Western expatriates in China have a far easier time than they did a generation ago. They no longer huddle in drab hotels and endure Maoist standards of food and service. These days they can have almost anything, for a price: soufflés and sushi, Western-style villas with gardens, private schools with famous names for their children. (Harrow and Dulwich College, two posh British schools, both have offshoots in Beijing.)You know why I post this stuff about expats in China, right? My kids and I did the expat thing in China for a short time (5 months) in 2007 (you can read about our experience here). I know increasing numbers of China adoptive parents who are interested in giving their children the experience of living in their home country. So there you go.
The air in China may be gritty and the censorship irksome. Conference calls with head offices in America at 4am are tedious. But life is otherwise comfortable. And business in China is more exciting than perhaps anywhere else on Earth.
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China’s spectacular growth over the past three decades has prompted hordes of businesspeople to jump onto aeroplanes and move house. Western multinationals have sent many of their most ambitious executives to the country, to find new suppliers, set up factories or sell jet engines and whisky to the Chinese.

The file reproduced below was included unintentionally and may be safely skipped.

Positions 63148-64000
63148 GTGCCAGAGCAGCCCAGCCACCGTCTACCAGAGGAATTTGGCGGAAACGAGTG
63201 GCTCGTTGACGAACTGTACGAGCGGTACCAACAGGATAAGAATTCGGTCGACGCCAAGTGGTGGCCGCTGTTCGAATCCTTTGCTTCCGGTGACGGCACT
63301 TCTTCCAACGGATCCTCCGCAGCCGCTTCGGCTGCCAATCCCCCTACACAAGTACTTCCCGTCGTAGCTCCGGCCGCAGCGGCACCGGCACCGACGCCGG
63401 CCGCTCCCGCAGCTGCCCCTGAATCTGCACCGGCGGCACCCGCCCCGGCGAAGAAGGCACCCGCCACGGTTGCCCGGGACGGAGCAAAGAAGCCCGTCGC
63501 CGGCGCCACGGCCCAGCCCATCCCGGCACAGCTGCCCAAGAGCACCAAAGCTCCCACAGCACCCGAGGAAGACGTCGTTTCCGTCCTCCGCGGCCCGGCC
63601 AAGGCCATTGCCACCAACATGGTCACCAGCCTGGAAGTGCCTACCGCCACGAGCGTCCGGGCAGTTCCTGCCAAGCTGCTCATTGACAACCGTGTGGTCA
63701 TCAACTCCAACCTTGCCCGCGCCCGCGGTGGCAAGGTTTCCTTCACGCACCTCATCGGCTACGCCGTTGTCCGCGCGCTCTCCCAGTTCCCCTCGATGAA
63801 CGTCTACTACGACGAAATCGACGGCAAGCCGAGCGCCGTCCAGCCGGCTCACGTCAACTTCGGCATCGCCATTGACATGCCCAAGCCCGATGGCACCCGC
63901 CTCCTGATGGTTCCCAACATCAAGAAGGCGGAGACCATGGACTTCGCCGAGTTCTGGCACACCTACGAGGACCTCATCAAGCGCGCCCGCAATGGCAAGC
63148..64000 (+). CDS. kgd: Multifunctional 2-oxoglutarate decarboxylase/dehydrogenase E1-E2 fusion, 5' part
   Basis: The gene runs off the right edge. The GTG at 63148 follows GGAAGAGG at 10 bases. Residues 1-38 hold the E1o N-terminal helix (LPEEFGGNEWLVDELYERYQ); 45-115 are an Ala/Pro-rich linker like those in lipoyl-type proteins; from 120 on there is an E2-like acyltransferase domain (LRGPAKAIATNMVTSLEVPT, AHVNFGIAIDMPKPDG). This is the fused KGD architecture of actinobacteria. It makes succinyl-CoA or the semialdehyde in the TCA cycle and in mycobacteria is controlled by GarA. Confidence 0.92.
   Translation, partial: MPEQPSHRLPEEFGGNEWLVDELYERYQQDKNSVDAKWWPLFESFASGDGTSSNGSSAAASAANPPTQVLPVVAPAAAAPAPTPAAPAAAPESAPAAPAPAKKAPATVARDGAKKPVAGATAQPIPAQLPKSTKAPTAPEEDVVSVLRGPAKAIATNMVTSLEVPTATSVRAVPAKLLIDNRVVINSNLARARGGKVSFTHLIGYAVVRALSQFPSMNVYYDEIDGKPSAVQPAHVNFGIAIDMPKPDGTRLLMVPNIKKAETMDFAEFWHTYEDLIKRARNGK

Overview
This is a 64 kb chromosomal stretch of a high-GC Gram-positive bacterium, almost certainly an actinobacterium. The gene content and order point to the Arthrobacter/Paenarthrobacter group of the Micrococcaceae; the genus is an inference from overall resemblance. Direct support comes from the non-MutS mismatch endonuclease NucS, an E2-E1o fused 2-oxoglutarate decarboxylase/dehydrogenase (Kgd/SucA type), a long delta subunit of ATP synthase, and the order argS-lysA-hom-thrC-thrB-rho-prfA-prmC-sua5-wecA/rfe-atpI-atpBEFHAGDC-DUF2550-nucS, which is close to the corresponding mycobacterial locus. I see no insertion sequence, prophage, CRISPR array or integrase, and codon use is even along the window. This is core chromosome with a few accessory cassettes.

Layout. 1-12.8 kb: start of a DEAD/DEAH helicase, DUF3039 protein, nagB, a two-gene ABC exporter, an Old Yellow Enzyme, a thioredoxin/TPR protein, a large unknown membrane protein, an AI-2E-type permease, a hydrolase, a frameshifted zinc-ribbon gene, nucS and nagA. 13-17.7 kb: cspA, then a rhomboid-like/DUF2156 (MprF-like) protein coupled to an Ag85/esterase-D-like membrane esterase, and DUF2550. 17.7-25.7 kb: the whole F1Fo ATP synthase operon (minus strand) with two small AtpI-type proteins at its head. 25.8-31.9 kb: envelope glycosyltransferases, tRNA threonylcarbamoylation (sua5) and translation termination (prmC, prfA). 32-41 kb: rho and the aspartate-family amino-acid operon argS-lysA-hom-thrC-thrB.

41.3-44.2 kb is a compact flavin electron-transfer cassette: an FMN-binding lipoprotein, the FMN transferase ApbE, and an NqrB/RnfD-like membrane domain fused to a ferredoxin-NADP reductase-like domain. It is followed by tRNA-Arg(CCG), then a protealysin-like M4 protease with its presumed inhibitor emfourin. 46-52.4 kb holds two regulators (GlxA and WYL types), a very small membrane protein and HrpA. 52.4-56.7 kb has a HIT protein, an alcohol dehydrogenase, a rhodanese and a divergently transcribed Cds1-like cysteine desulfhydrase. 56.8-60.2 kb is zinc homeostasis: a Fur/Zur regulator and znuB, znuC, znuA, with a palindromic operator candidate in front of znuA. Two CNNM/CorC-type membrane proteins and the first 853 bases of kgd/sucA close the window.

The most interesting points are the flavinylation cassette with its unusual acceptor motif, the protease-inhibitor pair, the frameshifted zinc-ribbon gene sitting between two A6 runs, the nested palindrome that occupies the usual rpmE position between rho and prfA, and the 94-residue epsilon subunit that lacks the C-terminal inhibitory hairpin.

In recent years a swelling number of expatriates have also moved the other way. Chinese firms are increasingly global. They scramble for oil and copper in Africa. They scout for investment opportunities in America and Europe. They are starting to set up offices throughout the world. Naturally, they are sending out Chinese executives to run them.
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Their situation is in many ways like that of a Western expatriate, but there are glaring differences. Western expats in China have typically moved from a liberal democracy with a sluggish economy to an authoritarian state with a fast-growing one. Chinese expats in the West have done the opposite. Each journey presents its own challenges. This article seeks to illustrate them, unscientifically, by contrasting the life of a Western expat in China with that of a Chinese expat in Europe.
Still hoping for change
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